walking in terror

The other day I went for a hike in my backyard. I was traveling along what remains of an old dirt road that follows the creek, through the willows, into a narrow canyon the top of which was my destination.

I rounded a corner and there, as fresh as fresh could be, were these:

For my city dwelling readers, these are mountain lion tracks. Big feet. Big cat.

I kept to my path. I told myself that I always travel in mountain lion country as soon as I leave my fenced yard.

This is not an exaggeration.

Anyway, the hair on the back of my neck was standing up. My heart rate tripled. My legs became shaky. I made myself dizzy swinging my head around looking for danger behind every bush, branch, and boulder. I was in the woods, literally and figuratively; my sense of impending doom slowing my every step.

I imagined worst-case scenarios. I questioned whether or not Elvis would leave my half-eaten side to run for help if I were to be attacked. I wondered if I would let the cat go in peace if she had Elvis trapped between her jaws.

After trying and failing to convince myself that we were safe. I turned around.

I firmly believe that I am alive today because I listen to and act upon my intuitive sense of impending doom. If you’ve ever traveled in mountain lion country, you just know when there is a kitty nearby.

I continued my hike in an area that was more open, in the clear, away from the creek – the drinking hole. I began to relax; my breathing and heart rate returned to normal; I thought that I was out of danger and that everything would be okay.

Then, I rounded a corner and came upon more tracks; same cat, only this time there were kitten tracks next to them.

Fuck me.

When I got back home and was safe and secure inside of my house, some chamomile and indica coursing through my veins, I realized that I had been totally terrified.

And super exhilarated. I love me a mountain lion. I love being in a place that is so wild that I might actually get eaten. That feeling of holy terror is fun.

At least in the aftermath.

Now, let’s compare that to the holy terror I am feeling as I wake up and read the news today.

The Impeachment news.

Because I am terrified.

My sense of impending doom is off the charts.

Our democracy is me, in the woods, being stalked, in imminent danger, not knowing where the attack will come from or if I will survive it.

This heart-pounding fear is what I experienced in November. The election was the thing that made my heart race, made me plea to the powers that be to get out of the danger zone intact.

We won the election. I breathed a sigh of relief; there was a collective sigh of relief. We turned away from the direction in which we were heading and made a better choice; a choice to remain safe in our democracy. A choice of self-preservation.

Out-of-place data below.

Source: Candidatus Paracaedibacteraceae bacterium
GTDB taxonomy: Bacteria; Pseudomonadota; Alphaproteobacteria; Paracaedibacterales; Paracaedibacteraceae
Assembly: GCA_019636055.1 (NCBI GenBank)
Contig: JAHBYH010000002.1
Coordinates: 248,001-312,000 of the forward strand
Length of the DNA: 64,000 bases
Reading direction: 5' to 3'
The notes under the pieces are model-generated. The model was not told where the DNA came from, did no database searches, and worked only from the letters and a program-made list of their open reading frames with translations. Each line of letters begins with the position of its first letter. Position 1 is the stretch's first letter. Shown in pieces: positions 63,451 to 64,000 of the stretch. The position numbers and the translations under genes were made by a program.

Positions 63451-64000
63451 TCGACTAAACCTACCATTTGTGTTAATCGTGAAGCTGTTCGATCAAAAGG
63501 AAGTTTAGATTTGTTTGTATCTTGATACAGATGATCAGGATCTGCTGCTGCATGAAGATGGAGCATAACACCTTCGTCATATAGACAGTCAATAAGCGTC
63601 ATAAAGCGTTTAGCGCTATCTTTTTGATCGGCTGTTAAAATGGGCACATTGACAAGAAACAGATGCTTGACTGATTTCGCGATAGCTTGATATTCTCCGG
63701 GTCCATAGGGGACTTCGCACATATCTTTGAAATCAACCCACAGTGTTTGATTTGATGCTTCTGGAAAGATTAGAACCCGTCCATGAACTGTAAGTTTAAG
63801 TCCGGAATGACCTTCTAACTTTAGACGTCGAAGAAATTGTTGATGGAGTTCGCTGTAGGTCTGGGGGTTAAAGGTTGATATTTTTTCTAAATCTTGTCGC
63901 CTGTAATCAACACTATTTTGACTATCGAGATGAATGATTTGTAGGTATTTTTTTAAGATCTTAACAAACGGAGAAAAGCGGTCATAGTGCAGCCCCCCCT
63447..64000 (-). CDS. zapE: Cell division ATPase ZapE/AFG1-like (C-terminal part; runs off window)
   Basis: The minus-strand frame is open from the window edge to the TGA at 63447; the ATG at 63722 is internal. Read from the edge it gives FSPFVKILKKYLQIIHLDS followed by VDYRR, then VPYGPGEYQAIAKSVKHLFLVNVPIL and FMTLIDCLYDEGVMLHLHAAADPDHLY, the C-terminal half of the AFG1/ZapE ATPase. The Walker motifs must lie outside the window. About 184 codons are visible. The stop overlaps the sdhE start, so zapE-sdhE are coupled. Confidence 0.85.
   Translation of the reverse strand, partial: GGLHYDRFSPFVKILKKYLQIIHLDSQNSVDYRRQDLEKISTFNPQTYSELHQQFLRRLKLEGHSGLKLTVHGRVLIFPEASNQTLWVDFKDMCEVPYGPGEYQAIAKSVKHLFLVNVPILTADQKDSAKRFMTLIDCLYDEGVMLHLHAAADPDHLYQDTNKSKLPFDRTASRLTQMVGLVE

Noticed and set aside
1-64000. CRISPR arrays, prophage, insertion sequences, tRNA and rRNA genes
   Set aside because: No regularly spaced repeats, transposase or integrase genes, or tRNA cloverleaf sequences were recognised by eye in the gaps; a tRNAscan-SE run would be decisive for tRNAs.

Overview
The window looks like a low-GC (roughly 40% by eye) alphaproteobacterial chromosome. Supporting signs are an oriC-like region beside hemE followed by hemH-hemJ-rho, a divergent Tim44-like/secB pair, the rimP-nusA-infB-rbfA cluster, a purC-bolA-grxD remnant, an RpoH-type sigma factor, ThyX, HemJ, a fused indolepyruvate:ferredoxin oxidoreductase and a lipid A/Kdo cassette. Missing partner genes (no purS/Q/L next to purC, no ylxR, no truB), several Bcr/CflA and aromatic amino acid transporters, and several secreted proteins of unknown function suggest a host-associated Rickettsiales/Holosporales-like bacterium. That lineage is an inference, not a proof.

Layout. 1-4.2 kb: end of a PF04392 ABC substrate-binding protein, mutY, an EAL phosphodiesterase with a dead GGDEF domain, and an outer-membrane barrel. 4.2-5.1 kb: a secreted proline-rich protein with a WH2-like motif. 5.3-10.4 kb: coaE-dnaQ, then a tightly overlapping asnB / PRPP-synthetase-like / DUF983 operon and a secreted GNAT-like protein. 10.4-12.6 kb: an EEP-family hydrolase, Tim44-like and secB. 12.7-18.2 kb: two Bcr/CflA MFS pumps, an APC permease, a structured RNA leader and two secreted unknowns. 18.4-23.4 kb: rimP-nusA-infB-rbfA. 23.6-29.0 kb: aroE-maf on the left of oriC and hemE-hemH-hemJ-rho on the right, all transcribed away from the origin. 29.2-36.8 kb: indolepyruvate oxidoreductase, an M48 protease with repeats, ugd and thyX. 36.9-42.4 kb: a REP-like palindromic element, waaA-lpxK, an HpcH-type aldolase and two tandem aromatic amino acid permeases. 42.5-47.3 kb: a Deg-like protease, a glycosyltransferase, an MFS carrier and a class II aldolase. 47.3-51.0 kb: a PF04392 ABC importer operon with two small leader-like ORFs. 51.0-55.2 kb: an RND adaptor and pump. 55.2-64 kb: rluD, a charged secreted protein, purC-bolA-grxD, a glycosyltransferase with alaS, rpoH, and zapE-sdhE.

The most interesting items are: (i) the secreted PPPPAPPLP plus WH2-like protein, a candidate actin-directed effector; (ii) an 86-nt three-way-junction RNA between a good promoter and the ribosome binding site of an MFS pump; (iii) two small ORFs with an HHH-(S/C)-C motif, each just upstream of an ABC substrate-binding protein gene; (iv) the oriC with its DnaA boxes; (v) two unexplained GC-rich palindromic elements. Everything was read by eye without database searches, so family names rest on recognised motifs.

I thought we were out of the woods.

Then, we rounded a corner and more tracks, more threats, more reasons to feel utterly panicked. Only we can’t turn tail and run home to safety; we have to fight the beast.

The solace I felt after the election allowed me to sleep at night, my stress-zits cleared up, my legs stopped quivering. I was filled with hope and elation.

The fear I am experiencing around this Impeachment (and I say “this” because, well, you know, we have to differentiate) is the same as then, but currently even more consuming because the results of this one will again determine if our democracy will remain alive and kicking or if it will be charged, pounced upon, chowed down on, and left to bleed out somewhere along the trail.

With none of the exhilaration I feel when being watched by a big cat.

Our democracy and lives are totally dependent on the outcome of this trial. When I hike, I am choosing the risk, the potential danger, the heart-pounding, wobbly-legged, fight or flight response. It’s thrilling.

This trial…

Not thrilling.


Give me eaten-by-wild-animal over eaten-by-politician any day.

2 thoughts on “walking in terror

  1. There is a big difference between mountain lions and monsters. I love the mountain lions and bears who live around me in DV. The human hunters that start perforating the peace and safety as they prowl the road looking for lions and bears to kill, not so much.

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